The Buzz

TheChat: Mitt Romney is under fire

Warm weather and great football. It’s going to be a good weekend.

▪ “The best way to counter something from the past is with something new.” — Wisconsin Gov. Scott Walker assessing the possibility of another White House candidacy from Mitt Romney.

Talk about the bloom falling off the rose. Romney’s 2016 flirtation with a third straight presidential run is getting smacked as Republican after Republican (mostly conservatives) diss the idea. Walker may be a candidate himself, for sure, so take his comments for what they’re worth. Among other conservative criticizing Romney this week were Sarah Palin and former Oklahoma Gov. Frank Keating. “He had his chance,” said Keating.

▪ “I believe closer ties could help change the nature of the relationship between the Cuban people and their repressive government.” — Kansas Sen. Jerry Moran, a Republican, on the Obama administration’s decision Thursday to ease travel sanctions to the island nation.

Moran, who supports Obama’s moves on Cuba, makes the point that the new relationship the U.S. is forging with Cuba will have benefits that go beyond farm exports and could lead to changes in the way the Cuban government oversees its people. “Increasing the standard of living among Cuban citizens will enable them to make greater demands on their own government to increase individual and political rights,” Moran said.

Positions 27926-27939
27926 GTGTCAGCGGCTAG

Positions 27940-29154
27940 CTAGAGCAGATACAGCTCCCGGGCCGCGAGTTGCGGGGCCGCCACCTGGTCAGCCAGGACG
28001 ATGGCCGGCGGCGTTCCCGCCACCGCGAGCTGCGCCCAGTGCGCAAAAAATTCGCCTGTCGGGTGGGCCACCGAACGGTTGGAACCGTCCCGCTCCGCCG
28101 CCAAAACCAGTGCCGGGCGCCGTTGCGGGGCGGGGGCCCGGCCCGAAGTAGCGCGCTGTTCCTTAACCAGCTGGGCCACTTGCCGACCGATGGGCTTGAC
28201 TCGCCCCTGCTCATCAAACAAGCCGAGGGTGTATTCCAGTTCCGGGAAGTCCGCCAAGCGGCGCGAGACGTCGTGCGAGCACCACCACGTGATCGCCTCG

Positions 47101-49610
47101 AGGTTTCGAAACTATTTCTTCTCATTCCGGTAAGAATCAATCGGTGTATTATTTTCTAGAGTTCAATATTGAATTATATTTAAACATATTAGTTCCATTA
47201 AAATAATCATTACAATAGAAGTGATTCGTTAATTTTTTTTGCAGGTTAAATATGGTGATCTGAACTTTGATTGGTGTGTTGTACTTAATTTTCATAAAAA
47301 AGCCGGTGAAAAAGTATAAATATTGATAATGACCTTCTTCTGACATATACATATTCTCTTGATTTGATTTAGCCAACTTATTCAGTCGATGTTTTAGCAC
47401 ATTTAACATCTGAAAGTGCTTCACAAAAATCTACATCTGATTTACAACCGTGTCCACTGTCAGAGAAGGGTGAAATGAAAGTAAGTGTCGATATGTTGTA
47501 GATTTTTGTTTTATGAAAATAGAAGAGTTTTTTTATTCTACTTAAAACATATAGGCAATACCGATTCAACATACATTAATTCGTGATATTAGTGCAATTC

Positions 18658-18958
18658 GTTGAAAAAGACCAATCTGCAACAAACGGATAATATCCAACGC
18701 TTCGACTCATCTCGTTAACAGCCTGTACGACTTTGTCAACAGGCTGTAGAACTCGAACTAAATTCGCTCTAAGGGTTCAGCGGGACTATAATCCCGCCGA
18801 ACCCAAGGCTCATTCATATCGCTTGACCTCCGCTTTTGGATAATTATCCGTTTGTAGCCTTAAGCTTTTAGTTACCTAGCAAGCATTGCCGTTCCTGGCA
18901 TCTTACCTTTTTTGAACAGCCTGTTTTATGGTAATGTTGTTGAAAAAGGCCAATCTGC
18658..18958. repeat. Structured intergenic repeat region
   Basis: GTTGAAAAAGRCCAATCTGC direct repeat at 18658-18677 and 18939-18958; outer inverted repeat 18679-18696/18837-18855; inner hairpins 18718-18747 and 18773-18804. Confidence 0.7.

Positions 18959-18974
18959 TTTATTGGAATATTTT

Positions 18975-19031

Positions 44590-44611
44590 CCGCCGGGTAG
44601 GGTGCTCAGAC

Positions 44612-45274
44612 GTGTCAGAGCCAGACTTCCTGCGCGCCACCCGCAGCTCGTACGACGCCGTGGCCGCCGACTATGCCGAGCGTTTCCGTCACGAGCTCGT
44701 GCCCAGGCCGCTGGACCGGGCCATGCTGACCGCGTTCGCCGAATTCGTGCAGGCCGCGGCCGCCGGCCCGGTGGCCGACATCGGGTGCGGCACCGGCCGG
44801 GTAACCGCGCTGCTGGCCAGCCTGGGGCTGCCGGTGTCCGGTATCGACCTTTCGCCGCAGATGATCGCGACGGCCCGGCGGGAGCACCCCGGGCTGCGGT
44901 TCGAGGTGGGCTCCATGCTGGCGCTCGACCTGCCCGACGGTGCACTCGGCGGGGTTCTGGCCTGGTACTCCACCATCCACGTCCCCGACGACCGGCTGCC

▪ “The release of five Guantanamo detainees this week is outrageous when this administration cannot be bothered to show up in Paris to stand with the world against terrorism.” — Kansas Sen. Pat Roberts on the administration’s decision Thursday to release five Yemeni terrorist detainees from the Guantanamo Bay detention facility.

Roberts and other Republicans think the Paris attacks and an FBI-thwarted terrorist attack on the Capitol this week suggest that the transfer of detainees should be halted.

▪ “We are past the point of crisis.” — President Barack Obama at a cafe in North Baltimore, Md., Thursday describing the state of the American economy.

Obama, who was advocating a new sick-day policy for workers, is expressing more confidence in the state of the economy these days, and the economy’s recent performance has perked up the president’s job-approval numbers. “The economy is stable and is building momentum,” Obama said. “Now we have to make sure that that economy is benefiting everybody.”